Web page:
Southern Historical Society Papers, Volume 8. (ed. Reverend J. William Jones), Sherman's Meridian expedition and Sooy Smith's raid to West point. (search)
at once put himself in communication with General Forrest. From the 15th to the 20th, Sherman, wto beat a Federal cavalry force, estimated by Forrest at eight thousand, and moving from Memphis ton station. Lee's command reached Line creek (Forrest's headquarters), north of Starkeville, on thes previously. Lee had been led to believe by Forrest that the Federal cavalry was superior in numbde on the 18th February, towards Aberdeen. Forrest soon divined Smith's intentions at Wyatt, andh marched double that distance before meeting Forrest in the vicinity of West Point. On February 20th, at West Point, Forrest received a dispatch from Lee, saying he would arrive on the 22d. Smitherters taken in the evening of that day, when Forrest was retiring across the Sookatouchie stream. eat rapidly before Lee joined his forces with Forrest, and to draw Forrest after him. Forrest, withForrest, with his usual perception and vigor, at once comprehended a change of programme in Smith's plans, and c[6 more...]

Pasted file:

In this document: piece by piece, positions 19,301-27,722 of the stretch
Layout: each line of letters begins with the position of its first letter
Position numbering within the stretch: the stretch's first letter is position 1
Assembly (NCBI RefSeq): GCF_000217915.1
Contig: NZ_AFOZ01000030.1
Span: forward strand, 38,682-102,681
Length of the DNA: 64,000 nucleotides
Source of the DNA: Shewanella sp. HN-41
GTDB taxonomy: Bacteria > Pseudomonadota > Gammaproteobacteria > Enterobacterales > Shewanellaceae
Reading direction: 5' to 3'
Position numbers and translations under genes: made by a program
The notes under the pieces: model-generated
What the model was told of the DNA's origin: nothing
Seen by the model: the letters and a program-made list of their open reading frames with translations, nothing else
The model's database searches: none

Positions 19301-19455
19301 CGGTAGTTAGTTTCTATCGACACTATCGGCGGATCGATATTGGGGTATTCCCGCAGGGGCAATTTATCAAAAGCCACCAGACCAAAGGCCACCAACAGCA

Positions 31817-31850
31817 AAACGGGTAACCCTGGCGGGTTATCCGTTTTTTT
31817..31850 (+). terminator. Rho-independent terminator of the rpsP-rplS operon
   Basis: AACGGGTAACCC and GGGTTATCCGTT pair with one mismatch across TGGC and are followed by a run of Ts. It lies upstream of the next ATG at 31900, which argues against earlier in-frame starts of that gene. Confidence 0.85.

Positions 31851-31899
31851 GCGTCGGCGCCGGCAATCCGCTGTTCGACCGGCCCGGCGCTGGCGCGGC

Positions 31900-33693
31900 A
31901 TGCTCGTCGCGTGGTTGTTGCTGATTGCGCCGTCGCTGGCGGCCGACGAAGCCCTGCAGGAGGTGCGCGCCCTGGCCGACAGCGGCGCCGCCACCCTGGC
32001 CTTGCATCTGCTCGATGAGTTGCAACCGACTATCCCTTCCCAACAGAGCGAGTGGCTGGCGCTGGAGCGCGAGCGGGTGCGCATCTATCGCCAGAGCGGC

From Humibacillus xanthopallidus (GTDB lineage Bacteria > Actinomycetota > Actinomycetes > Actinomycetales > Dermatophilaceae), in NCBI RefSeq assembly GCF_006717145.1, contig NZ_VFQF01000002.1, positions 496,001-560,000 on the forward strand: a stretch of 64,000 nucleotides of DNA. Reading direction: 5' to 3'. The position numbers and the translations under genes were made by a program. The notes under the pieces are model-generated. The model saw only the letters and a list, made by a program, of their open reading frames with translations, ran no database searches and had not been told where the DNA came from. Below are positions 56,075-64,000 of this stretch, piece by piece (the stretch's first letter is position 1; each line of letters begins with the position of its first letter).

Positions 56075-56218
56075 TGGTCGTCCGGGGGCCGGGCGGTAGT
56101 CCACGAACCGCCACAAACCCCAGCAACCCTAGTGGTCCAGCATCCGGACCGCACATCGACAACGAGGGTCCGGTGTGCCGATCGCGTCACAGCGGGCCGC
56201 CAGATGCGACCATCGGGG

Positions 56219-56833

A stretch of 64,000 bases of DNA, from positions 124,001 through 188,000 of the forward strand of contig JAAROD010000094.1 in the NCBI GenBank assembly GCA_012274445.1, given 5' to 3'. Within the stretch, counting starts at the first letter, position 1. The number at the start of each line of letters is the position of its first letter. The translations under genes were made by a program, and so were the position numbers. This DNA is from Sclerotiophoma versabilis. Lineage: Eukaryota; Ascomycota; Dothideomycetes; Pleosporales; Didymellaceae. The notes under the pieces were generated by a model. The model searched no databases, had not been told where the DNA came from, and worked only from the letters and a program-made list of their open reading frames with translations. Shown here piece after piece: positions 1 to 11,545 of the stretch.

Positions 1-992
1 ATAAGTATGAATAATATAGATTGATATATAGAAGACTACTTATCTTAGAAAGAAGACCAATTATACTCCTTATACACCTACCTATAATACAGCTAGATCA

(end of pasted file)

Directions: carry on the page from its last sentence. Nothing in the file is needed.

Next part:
Hatch has driven Gen. Chalmers across the Tallahatchie river, punishing the latter's forces severely. Gen Richardson, with a force of rebels reported at from 1,500 to 2,000, this morning struck the Memphis and Charleston Railroad, six miles east of Salisbury, burning the trestlework, tearing up the track, and destroying the telegraph. No further particulars have been received of his movements. Gen. Lee's rebel force has gone towards Decatur. The rebels under Gens. Roddy and Forrest are reported to be near luke. News from Charleston. By the arrival of the United States steamships Fulton and Thorn from Port Royal, the Herald has news from Charleston to the 4th inst. The former borough' in a prize — the blockade runner Margaret and Jessie — which she captured off Wilmington, with a valuable cargo as wines, silks and dry goods, and one hundred men, composing crew and passengers. On the night of the 2d inst. a party of Union troops, under Capt. Ferris, of the ind
Col. Jeff. Forrest, a brother of Gen. Forrest, died on the 6th inst. from wounds received in battle. Col. Jeff. Forrest, a brother of Gen. Forrest, died on the 6th inst. from wounds received in battle.